Tuesday, October 10, 2006

Further Thoughts on Non-Violence...

It seems to me the issue of the temple is pretty well settled. I haven't heard any reasoned argument(s) to establish that incident as a basis for Christian violence.

The other topics that always get interjected into the discussion - government; armed services, self-defense, etc. - all go the point of "practicality".

Because we can't envision a non-violent way to achieve and preserve our way of life, we claim that the capability to discuss non-violence (or anything else) rests on the presupposition of a violent government and the security and safety it affords. Therefore, that mode of government and its fruits countermands any questioning of that form of government. Of course, this isn't true for any number of reasons. Not least of which is that this discussion has occurred and continues to occur in dictatorships and under oppressive regimes throughout all of human history.

This "non-falsifiable" position becomes the fall-back when we are confronted with the clear teaching and example of Jesus - which folks continue to avoid discussing because we don't understand it or don't believe it can work. It must be "impractical" fluff - not ready for the real world.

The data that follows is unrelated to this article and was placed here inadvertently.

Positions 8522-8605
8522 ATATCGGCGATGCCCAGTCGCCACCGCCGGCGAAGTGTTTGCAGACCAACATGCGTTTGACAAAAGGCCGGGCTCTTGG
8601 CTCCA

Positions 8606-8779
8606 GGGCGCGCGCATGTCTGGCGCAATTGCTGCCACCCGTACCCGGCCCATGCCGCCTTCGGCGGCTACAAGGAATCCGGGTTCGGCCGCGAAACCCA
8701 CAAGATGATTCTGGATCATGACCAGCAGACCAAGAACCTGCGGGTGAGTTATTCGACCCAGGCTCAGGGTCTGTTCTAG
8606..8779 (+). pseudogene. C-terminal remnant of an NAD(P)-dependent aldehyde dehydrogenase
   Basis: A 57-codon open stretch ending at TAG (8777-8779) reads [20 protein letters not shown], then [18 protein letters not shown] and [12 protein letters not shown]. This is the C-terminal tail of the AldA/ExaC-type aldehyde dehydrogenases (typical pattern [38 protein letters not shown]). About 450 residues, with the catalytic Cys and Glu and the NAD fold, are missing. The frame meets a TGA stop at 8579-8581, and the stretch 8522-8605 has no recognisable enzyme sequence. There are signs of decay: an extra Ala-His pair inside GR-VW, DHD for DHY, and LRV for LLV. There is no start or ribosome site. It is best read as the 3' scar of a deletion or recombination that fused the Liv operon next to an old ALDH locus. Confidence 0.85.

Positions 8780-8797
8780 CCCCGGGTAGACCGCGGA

For the pro-violence position, I still think C. S. Lewis' arguments in "Why I Am Not A Pacifist" which I reference earlier are the most compelling I have read in support of war and violent national government, though he doesn't get into personal issues of self-defense, etc.

I'm still convinced that violence, along with wealth and gluttony lust, are all rooted in the problems of security and fear. We are fearful creatures who are seeking to create a sense of predictibility and security by the means of our own wisdom and power. This drive to create a sense of security - a sense of control of our lives - becomes a kind of idolatry - at least, at the fundamental level, when we attempt to take control of things we have no right to try to control.

My reading of Jesus' teachings leads me to believe that this is the inversion he came to proclaim - that this driving fear of ours to relinquish control to any authority not of our own design, can finally be overcome. Why? Because God, unlike any authority we have ever encountered in our lives, will not betray us, let us down, fail us, abandon us, abuse us or dominate us.

In effect, Jesus is saying with his life and on the cross, "See, this is the kind of God I am - this is the authority you have wrongfully feared; I am unlike any authority you have ever imagined and you can at last trust without fear."

But we are so engrained in our distrust of authority - so fearful of losing control (because all of our human experience tells us that every authority has at some time and to some degree let us down) - that we resist and rationalize and excuse as impractical the example, command and call of Christ to live a different way.

No comments: